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Maria Takolander

Maria Takolander

Maria Takolander is a Finnish-Australian writer, reviewer, interviewer, and independent scholar. She is the author of four books of poetry, the most recent of which, Trigger Warning (UQP 2021), won a Victorian Premier’s Literary Award. Maria was also the inaugural winner of the Australian Book Review Elizabeth Jolley Short Story Competition and is the author of The Double (and Other Stories) (Text, 2013), which was shortlisted for a Melbourne Prize for Literature. Her website is (photo credit: David McCooey)

Maria Takolander reviews ‘Another’ by Joel Deane and ‘After Moonlight’ by Merle Thornton

March 2005, no. 269 01 March 2005
These first novels by Joel Deane, the Victorian premier’s speechwriter, and Merle Thornton, a former academic who famously chained herself to a male-only bar in Brisbane, focus on radically different social groups. Deane’s Another is about two unemployed adolescents living in an outer Melbourne suburb bypassed by a freeway where the local McDonalds is the town’s nucleus. In After Moonlight, ... (read more)

Maria Takolander reviews ‘Subtopia’ by A.L. McCann

December 2005–January 2006, no. 277 01 December 2005
I’ve had disturbing encounters with literature and film before: Reinaldo Arenas’s The Color of Summer (2000) and Stanley Kubrick’s A Clockwork Orange (1971). Their unsettling nature lies in the ways in which they link sex and violence, and show their hooks in the political body and the (masculine) soul. Against oppressive régimes (whether socialist or capitalist), these texts engage in ambi ... (read more)

Maria Takolander reviews ‘Westerly vol. 50, November 2005’ edited by Delys Bird and Dennis Haskell, and ‘Australian Literary Studies vol. 22, no. 2, 2005’ edited by Anne Pender and Leigh Dale

March 2006, no. 279 01 March 2006
As an academic teaching in literary studies, I regularly feel compelled to justify my job, particularly in the light of dwindling enrolments. Literary journals and the writers who feature in them, judging by the latest issue of Westerly, also feel pressure to defend their relevance, primarily due to their small audiences. Delys Bird and Dennis Haskell, in an editorial commemorating fifty years of ... (read more)

Maria Takolander reviews 'Elsewhere' by John Mateer

June 2008, no. 302 01 June 2008
John Mateer’s Elsewhere is a collection of poems from elsewhere – other small-press publications – and about elsewhere. The book is divided into three parts: ‘Azania’, which documents Mateer’s return to his homeland, South Africa; ‘Medan and Zipangu’, which contains poems inspired by travels in Asia; and ‘Americas’, which takes the United States and Mexico as its subjects. In ... (read more)

Minimalism with the Abstract

August 2004, no. 263 01 August 2004
(for David)   je ne sais quoibut it is written in the sound of this melangeof consonants and vowels that a blindold impressionist defeats Duchamp what a faux pas for freud minä rakastan sinuayou see I do agree with igloosbut I can’t recall the language now I’m afraidI’ve lost my Nordic goddess but we share this music you and I ... (read more)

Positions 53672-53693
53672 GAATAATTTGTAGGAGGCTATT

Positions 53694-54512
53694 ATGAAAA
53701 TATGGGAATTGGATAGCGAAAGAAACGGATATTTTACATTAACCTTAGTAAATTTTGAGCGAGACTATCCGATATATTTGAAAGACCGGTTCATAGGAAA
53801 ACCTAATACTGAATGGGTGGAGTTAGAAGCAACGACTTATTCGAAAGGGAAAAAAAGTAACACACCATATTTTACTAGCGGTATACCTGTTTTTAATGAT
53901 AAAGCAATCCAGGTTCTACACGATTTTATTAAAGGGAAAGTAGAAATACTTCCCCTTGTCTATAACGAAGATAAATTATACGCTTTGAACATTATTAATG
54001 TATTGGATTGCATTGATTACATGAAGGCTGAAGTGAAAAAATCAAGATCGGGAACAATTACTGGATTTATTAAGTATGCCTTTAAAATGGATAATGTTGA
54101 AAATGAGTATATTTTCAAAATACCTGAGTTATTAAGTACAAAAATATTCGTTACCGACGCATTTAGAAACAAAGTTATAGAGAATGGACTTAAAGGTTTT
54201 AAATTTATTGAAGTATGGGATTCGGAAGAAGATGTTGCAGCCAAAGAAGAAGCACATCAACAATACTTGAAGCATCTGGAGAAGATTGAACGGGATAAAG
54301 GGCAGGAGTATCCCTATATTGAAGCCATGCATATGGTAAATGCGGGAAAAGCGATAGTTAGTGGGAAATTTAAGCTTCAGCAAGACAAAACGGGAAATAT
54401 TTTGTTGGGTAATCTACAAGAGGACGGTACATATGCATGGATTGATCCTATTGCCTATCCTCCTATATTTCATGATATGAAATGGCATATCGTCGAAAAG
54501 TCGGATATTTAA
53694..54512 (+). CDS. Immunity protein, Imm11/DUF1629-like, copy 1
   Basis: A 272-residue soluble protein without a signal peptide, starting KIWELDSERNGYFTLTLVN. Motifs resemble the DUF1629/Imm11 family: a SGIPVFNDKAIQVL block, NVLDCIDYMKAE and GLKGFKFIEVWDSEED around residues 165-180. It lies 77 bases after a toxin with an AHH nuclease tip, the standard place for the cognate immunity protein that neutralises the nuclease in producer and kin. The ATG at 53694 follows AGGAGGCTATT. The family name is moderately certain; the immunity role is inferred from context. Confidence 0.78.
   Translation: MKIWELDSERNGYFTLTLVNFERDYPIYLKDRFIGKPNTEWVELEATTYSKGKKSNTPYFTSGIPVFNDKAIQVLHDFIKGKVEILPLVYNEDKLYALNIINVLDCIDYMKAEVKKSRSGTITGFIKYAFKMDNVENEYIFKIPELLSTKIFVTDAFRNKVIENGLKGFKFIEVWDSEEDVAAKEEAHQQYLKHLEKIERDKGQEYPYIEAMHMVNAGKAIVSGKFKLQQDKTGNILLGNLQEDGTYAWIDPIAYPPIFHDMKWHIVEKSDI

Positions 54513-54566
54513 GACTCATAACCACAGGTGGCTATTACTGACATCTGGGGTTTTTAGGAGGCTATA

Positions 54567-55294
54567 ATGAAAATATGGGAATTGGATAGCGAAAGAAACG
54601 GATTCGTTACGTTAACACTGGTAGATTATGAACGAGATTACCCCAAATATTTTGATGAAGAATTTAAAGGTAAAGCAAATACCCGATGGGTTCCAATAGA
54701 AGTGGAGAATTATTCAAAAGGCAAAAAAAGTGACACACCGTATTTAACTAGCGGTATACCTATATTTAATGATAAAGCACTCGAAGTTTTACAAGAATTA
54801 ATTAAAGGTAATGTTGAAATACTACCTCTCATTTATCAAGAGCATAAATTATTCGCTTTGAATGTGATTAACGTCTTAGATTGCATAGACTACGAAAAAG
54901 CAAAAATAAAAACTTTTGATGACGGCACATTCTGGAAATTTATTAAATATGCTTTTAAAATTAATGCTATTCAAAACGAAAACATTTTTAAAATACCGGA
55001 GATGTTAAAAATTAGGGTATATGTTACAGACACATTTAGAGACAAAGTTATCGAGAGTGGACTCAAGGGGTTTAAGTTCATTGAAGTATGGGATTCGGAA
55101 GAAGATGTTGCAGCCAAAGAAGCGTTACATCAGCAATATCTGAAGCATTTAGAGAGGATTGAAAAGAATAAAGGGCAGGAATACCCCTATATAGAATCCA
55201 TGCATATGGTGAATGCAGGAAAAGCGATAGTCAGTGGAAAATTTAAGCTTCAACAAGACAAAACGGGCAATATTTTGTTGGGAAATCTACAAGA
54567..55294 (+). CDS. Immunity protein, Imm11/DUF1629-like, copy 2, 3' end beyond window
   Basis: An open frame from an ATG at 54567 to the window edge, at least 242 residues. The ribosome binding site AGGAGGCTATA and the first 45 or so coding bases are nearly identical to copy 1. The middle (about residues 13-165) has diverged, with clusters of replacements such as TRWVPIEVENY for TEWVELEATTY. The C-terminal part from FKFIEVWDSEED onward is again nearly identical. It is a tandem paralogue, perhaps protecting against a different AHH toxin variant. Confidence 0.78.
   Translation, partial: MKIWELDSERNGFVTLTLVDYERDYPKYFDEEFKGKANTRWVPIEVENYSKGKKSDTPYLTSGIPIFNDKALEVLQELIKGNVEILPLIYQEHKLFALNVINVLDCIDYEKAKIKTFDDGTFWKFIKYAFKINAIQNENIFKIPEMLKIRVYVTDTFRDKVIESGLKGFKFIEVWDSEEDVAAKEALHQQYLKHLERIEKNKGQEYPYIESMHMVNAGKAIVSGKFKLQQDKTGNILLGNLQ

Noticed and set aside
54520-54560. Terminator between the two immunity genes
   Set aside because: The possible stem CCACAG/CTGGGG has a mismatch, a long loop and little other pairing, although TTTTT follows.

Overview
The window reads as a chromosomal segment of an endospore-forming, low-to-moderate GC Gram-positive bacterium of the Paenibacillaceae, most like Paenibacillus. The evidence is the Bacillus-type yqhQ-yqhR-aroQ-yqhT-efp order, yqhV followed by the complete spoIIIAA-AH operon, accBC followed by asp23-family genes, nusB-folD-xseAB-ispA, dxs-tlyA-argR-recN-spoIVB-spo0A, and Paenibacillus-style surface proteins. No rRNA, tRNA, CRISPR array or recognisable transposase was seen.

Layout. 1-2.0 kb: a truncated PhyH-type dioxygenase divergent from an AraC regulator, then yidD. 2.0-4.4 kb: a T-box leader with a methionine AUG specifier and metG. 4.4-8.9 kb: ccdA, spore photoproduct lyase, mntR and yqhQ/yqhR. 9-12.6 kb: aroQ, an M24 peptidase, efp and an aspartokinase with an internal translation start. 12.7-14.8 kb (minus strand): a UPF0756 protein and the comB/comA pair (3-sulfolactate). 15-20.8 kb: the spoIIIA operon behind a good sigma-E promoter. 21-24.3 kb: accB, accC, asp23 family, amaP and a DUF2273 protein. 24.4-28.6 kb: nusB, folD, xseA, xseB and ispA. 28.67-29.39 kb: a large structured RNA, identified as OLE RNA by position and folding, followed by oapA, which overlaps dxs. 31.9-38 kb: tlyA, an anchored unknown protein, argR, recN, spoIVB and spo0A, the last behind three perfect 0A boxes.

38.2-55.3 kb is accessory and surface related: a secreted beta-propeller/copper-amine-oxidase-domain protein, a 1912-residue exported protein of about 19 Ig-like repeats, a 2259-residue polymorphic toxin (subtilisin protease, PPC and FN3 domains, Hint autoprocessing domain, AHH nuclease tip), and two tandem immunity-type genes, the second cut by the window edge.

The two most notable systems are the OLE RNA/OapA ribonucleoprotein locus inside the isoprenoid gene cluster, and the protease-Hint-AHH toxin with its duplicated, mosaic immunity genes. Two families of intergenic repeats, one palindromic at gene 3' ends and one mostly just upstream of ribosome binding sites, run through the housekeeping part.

Maria Takolander reviews 'Letters to the tremulous Hand' by Elizabeth Campbell and 'Man Wolf Man' by L.K. Holt

May 2008, no. 301 01 May 2008
John Leonard Press produces beautiful books of poetry. Proof of the editor’s precise standards, L.K. Holt’s Man Wolf Man features a fine, bullet-sized insignia of a wolf man’s head after the title page. But as Leonard has shown in publishing three (out of four) first books by young Australian women poets, he is not bound to tradition. Holt’s book, with its combination of formal style and f ... (read more)

Maria Takolander reviews ‘Meanjin Vol. 67 No. 3’ edited by Sophie Cunningham

November 2008, no. 306 01 November 2008
The new Meanjin, edited by Sophie Cunningham, is exciting to behold. With its varied font, though, it runs the risk of being like Federation Square: striking to look at but difficult to negotiate. The small, faint font made this issue taxing to read. Perhaps younger readers, targeted by some of the content (such as the serialisation of a graphic history), will have less difficulty. ... (read more)

Maria Takolander reviews ‘HEAT 17: A Dodo Idiom’ edited by Ivor Indyk

November 2008, no. 306 01 November 2008
In an excellent essay on the poetics of art criticism in this issue, Robert Nelson writes of the nature of rapturous poetic perception: ‘Suddenly the world is larger, more meaningful … one reality gives onto another and the world is seen as an extension of the ways that you might imagine it.’ HEAT consistently provides its readers with opportunities for such aesthetic insights. ... (read more)

Maria Takolander reviews ‘Blue Dog Vol. 7 No. 13’ edited by Grant Caldwell

November 2008, no. 306 01 November 2008
Blue Dog, the Journal of the Australian Poetry Centre, has a democratic approach to Australian poetry. Submissions are judged anonymously by a team of editors from each state and territory. The journal, as the two reviews of small-press publications reveal, shows no preference for big names. The results, however, are mixed. Highlights include Andy Jackson’s ‘Severance’, which provides a mea ... (read more)

Maria Takolander reviews 'Thirst for Salt' by Madelaine Lucas

April 2023, no. 452 28 March 2023
While the terms ‘romance’ and ‘novel’ are entangled at their origins, romance novels have been traditionally disparaged as formulaic and frivolous, feminine and anti-feminist. Nevertheless, romance is the most popular genre in the world. Harlequin reportedly sells two books every second. In recent times, scholars have given the genre serious attention. Of course, a romantic plot is hardly ... (read more)
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